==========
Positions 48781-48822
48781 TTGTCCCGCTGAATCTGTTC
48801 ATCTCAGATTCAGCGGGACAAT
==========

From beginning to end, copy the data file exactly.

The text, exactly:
Positions 48781-48822
48781 TTGTCCCGCTGAATCTGTTC
48801 ATCTCAGATTCAGCGGGACAAT